SAN JOSE, Calif.—October 13, 2015—At the record-breaking MAX conference last week, Adobe revealed 11 sneak peeks of technologies they are working on but haven’t released yet. Some of these new features are absolutely mind-blowing and defy belief, yet the company did not webcast the sneak peeks. But good news, you will find complete videos of each of them captured below!
Naturally, the Adobe says there aren’t any guarantees for what will appear in a production release, or when: “See the coolest demos of what we’re cooking up in the Adobe development labs, and be the first to get a peek at technologies that may (or may not) make it into future products and services.” But nevertheless, major new product features very often appear in these previews before they make it into the real tools (cases in point: Content-Aware Fill, Perspective Warp, Image Deblurring, and Defog/Dehaze).
We originally ran the story below in October after a new Dehaze/Defog capability was sneak-peeked at Adobe MAX… It was our favorite of the show! Now, we have some great news: Adobe worldwide evangelist Terry White just confirmed this will actually be a real feature coming soon in the new CC 2015 release of creative tools. Here’s his video demo:
Dehaze will in fact be included in both Lightroom CC 2015 and Photoshop CC 2015 as part of Adobe Camera Raw. All complete Creative Cloud members as well as Photography Plan subscribers will automatically receive this update at no extra cost as soon as the new version is available. Note that Dehaze is not included in Lightroom 6.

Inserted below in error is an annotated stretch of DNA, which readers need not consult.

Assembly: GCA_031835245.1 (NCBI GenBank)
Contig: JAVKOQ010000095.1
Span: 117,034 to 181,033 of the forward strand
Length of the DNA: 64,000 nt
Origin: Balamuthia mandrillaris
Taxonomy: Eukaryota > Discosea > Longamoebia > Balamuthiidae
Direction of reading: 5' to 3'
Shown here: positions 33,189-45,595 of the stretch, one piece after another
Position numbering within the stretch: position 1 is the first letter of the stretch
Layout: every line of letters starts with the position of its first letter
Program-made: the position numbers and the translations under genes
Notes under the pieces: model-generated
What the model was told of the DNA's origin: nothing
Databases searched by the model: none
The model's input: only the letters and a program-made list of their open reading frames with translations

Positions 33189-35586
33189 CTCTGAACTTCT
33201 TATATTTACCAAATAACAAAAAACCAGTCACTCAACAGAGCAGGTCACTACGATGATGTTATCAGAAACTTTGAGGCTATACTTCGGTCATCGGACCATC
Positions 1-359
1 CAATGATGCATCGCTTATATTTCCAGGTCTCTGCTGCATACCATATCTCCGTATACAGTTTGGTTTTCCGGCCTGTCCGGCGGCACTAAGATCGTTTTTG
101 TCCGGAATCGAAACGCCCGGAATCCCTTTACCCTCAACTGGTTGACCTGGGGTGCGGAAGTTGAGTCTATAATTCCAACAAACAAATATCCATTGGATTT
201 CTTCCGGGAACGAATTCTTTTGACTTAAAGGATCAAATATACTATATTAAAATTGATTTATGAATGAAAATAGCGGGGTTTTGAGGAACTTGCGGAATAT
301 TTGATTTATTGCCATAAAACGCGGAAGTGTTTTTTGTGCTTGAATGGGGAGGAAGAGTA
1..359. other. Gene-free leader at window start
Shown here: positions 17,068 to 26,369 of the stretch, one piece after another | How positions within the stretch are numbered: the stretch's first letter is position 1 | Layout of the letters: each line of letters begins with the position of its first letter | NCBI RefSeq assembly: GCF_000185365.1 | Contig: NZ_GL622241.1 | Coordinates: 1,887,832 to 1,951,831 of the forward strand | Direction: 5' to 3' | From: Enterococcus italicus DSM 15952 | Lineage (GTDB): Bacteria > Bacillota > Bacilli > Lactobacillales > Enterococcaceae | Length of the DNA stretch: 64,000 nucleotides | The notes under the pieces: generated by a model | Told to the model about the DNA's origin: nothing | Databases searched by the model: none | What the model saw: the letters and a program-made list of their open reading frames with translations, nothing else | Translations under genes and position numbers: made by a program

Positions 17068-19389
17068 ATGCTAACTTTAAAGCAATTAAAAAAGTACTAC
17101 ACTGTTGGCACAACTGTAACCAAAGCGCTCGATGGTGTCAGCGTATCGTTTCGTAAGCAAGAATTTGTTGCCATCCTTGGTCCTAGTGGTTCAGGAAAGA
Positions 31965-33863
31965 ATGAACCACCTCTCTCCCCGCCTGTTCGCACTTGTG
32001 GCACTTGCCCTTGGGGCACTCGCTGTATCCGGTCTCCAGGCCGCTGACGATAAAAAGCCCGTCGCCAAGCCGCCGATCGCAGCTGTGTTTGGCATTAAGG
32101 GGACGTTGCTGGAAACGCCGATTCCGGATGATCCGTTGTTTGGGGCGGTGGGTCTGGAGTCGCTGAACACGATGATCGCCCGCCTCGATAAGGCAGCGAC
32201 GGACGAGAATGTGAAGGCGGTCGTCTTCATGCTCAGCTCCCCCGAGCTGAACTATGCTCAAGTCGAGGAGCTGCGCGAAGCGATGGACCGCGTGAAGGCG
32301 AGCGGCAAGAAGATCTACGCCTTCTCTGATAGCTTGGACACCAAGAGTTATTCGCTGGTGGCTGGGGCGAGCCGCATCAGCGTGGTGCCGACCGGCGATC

And it’s now confirmed! The official release date for CC 2015 is on June 16th.
Are Lightroom 6 and Lightroom CC the same?
If not, then what are all the differences between Lightroom 6 vs. Lightroom CC?
…so we thought it was time to write a new article about this topic.
Here’s the answer, with the differences put simply:
Lightroom 6 is the core program running on your desktop – the new version that follows Lightroom 5, with significant features and improvements added since LR5. Adobe is offering two options to customers, and the Lightroom 6 route is a perpetual license – basically standalone static software. The updates that Lightroom 6 users receive going forward will be for bug fixes and new camera and lens profiles only, but not new feature upgrades that Lightroom CC customers will receive on an ongoing basis.
Lightroom CC 2015 takes Lightroom 6 and offers it via subscription together with access to integrated mobile apps (like Lightroom Mobile) and online services (like Lightroom Web with unlimited online photo storage). Lightroom CC also gives you ongoing new feature updates as soon as they are available – including the popular Dehaze and Boundary Warp functions, as well as the new Guided Upright feature and Local B&W Adjustment Sliders – none of which are in LR6.
The long-awaited Adobe Lightroom 6/CC began shipping this week, and has got some folks pretty excited about the new features and capabilities… There’s a long list of them given further below, but some of the highlights include much improved performance, facial recognition, photo merge for both HDR and panorama, advanced video slideshows, improved web galleries, new Pet Eye tool, touch-enabled PC support, plus GPU acceleration and native 64-bit architecture on Windows and Mac.
One big change is the naming difference and what you get with the two options (Lightroom 6 vs. Lightroom CC). You can still buy a standalone perpetual version as before (either full or upgrade from an older release) – the product is then called Lightroom 6 and it will still receive bug fixes and new camera/lens additions, but will not get ongoing new feature updates and does not have access to online LR features and apps such as Lightroom Mobile and Lightroom web.